Will Denton’s Energy Future be Determined by a Few Fossil Fuel Fundamentalists?

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The Renewable Denton Plan has been six years in the making – the result of a bold step Denton took in 2009 to begin it’s path toward a sustainable energy future when it announced the city would be powered by 40% wind energy. Almost immediately, the city council made clear that we needed to keep moving in that direction. Even since I took office, the direction from council has been to explore ways to scale our renewable portfolio beyond 40% while maintaining affordable rates and excellent reliability.

There are very few cities in our nation anywhere close to 40%, yet within 6 years of that remarkable milestone, Denton announces a plan to increase the amount of renewables in our energy portfolio to 70% by 2019 – and divest ourselves of ownership in a coal-burning power plant in the process.

Think about that. Take away communities who have the benefit of hydro-electric generation, and you can count on two hands the number of cities in the United States who are anywhere near 70% renewables. In fact, the vast majority of cities haven’t even taken a single step in this direction.

This is how you scale to 100% renewables – a goal I fully embrace. You take bold steps when the market presents itself and you do so in a way that maintains low rates for your citizens and commercial customers. This is how you take meaningful steps toward doing our part to combat the cause of climate change. You continually and incrementally increase your investment in clean energy.

But there are some in our community who will tell us that anything less than 100% is unacceptable. I can appreciate the passion and ambition from which such a stand flows. The controversy, it seems, centers on the fact that the Renewable Denton Plan involves the creation of two gas generation plants within our city limits. Despite the fact that the overall emissions of Denton’s energy purchases under the Renewable Denton Plan are drastically reduced from our current position, despite the fact that we are divesting ourselves from ownership in a coal-fired power plant, and despite the fact that we are reducing our overall reliance on fossil fuels from 60% to 30%, the investment in gas generation is seen as unacceptable to some in our city.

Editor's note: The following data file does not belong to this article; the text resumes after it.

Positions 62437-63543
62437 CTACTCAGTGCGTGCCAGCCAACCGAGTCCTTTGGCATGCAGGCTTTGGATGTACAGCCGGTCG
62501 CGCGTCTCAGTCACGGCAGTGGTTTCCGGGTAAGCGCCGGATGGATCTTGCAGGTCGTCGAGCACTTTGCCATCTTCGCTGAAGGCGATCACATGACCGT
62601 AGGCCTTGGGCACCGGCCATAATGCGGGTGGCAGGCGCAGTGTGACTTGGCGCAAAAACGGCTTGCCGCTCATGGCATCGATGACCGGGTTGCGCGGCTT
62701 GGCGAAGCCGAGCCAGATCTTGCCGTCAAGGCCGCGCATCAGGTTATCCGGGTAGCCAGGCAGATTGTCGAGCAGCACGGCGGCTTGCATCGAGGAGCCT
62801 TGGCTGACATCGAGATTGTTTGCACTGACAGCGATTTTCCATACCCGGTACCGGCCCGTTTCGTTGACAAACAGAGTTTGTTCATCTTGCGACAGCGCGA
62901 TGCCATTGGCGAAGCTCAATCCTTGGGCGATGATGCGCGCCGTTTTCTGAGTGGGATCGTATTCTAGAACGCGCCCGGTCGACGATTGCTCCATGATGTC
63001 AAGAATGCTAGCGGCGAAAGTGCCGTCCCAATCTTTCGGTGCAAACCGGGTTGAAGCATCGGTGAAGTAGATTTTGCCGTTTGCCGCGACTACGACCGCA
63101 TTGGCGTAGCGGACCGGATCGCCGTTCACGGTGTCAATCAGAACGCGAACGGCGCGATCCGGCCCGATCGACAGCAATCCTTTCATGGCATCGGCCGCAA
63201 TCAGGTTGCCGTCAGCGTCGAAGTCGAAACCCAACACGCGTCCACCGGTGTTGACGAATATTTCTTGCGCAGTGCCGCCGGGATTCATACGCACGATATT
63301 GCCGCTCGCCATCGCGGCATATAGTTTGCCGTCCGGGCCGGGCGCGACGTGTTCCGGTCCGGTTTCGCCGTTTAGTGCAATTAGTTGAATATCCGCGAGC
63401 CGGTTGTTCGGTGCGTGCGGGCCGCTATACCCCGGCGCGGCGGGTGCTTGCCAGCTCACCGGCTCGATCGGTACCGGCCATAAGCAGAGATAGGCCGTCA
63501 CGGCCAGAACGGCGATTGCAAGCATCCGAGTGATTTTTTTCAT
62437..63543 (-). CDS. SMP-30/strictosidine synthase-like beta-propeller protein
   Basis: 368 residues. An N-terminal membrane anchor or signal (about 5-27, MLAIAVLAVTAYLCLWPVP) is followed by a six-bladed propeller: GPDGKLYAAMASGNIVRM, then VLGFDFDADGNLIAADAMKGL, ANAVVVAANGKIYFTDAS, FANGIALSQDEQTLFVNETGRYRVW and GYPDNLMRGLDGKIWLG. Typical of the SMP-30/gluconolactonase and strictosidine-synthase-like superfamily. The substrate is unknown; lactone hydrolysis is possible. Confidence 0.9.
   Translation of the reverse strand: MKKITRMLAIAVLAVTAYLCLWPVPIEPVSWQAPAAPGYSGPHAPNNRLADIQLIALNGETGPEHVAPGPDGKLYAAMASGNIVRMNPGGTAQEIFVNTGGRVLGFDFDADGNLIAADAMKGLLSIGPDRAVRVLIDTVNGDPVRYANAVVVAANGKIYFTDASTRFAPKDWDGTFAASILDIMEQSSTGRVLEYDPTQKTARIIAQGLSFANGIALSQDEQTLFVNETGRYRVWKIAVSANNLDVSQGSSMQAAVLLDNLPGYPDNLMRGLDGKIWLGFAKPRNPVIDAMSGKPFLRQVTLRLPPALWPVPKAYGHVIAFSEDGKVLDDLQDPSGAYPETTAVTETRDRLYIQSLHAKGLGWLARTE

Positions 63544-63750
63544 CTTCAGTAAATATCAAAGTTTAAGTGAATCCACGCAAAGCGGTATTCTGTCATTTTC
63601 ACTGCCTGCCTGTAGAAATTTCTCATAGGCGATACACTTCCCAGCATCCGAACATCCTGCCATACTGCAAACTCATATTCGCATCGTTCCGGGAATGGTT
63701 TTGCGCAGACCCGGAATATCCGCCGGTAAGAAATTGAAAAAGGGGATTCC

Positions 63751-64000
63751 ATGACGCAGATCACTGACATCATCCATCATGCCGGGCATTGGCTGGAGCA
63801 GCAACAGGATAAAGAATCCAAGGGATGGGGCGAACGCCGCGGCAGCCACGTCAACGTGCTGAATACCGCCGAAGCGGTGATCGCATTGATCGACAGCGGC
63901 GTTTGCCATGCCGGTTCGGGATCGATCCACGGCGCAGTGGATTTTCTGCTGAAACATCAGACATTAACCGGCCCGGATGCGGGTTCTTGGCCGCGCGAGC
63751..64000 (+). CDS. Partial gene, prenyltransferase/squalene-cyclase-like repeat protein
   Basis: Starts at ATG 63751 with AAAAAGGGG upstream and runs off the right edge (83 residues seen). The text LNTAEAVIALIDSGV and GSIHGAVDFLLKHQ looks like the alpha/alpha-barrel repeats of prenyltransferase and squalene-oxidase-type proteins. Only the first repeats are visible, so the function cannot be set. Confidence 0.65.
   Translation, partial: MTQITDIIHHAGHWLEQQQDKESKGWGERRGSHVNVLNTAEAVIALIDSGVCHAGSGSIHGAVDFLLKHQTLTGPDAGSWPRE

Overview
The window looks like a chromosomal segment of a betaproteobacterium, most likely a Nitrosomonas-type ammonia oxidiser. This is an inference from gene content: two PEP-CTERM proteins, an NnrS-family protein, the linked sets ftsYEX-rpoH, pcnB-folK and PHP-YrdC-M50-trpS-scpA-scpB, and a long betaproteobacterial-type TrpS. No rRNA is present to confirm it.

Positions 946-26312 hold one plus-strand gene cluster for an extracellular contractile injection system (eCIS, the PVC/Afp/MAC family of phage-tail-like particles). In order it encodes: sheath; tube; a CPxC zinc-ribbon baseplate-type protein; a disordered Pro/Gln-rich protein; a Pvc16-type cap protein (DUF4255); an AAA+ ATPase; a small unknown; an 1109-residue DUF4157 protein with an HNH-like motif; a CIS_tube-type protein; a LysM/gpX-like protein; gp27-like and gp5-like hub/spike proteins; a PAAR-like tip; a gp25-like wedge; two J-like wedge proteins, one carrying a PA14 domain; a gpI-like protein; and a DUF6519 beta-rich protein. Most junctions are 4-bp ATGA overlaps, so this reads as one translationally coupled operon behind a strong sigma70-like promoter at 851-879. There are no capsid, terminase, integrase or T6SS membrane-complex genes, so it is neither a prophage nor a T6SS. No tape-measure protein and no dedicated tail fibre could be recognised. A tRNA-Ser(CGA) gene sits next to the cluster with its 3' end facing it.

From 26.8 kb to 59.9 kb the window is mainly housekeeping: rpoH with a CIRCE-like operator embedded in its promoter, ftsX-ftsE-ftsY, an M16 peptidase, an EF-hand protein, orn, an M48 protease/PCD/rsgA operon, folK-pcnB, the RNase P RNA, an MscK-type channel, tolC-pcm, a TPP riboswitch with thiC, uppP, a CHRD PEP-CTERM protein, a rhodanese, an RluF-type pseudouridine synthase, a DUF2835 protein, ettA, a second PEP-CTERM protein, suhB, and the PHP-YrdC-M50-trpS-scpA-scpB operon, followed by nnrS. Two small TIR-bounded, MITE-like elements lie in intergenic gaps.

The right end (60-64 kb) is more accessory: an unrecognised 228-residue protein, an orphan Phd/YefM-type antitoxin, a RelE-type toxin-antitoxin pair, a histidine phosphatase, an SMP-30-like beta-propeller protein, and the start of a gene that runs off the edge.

Why? How is it that one of the most progressive and sustainable energy plans in the entire nation is finding its harshest critics among our self-professed environmental protectors?

There is a small, yet very loud portion of our population who hold a fundamentalist position against the use of fossil fuels. Those holding this position were emboldened by the historic citizen vote banning hydraulic fracking just a year ago. Even though the organizers of that movement went through great lengths to claim that the issue before the voters was narrowly focused on this specific operational method of extracting natural gas – even publicly claiming on many occasions that they weren’t opposed to drilling or fossil fuels in general – some who voted for this were motivated by an almost religious aversion to fossil fuels in all its forms and uses. And while my study of the election results indicate the vast majority of people who voted for the ban did so to keep industrial fracking operations out of their backyards, out of their neighborhoods, and away from parks and schools, this small band of fossil fuel fundamentalists would have you believe that 70% of our city voters went to the polls motivated by their same fundamentalist positions.

To them, whether it is 40% or 70%, it is never going to be enough. The fact that we are seen as national leaders in sustainable energy, it will never be enough if we are doing it with a plan that includes the creation of additional fossil fuel generation plants. Even though we are reducing our overall carbon footprint, significantly reducing emissions, and increasingly investing in clean energy generation, it is not enough.

I wish those who hold this view could stand with us as Denton takes another historic step in energy sustainability. At the same time, I am not interested in allowing a small minority of our population with such fundamentalist views to dictate the future of Denton’s energy policy and keep Denton from moving forward toward a more sustainable and renewable energy tomorrow.

The vast majority of citizens I talk to want us to continue our push beyond 40%, but in a way that maintains our competitive and affordable rates for everyone. I’m convinced that Denton can and will continue to make bold moves in our path toward 100%. This is why I have called for a council resolution to be adopted, concurrent with the vote on the Renewable Denton Plan, that would make explicit the city’s policy position to move toward 100% renewables when affordable opportunities present themselves.

The following slides show the many different options investigated during the ramp up to this plan and compares them on their overall cost and impact to both residential and commercial ratepayers.

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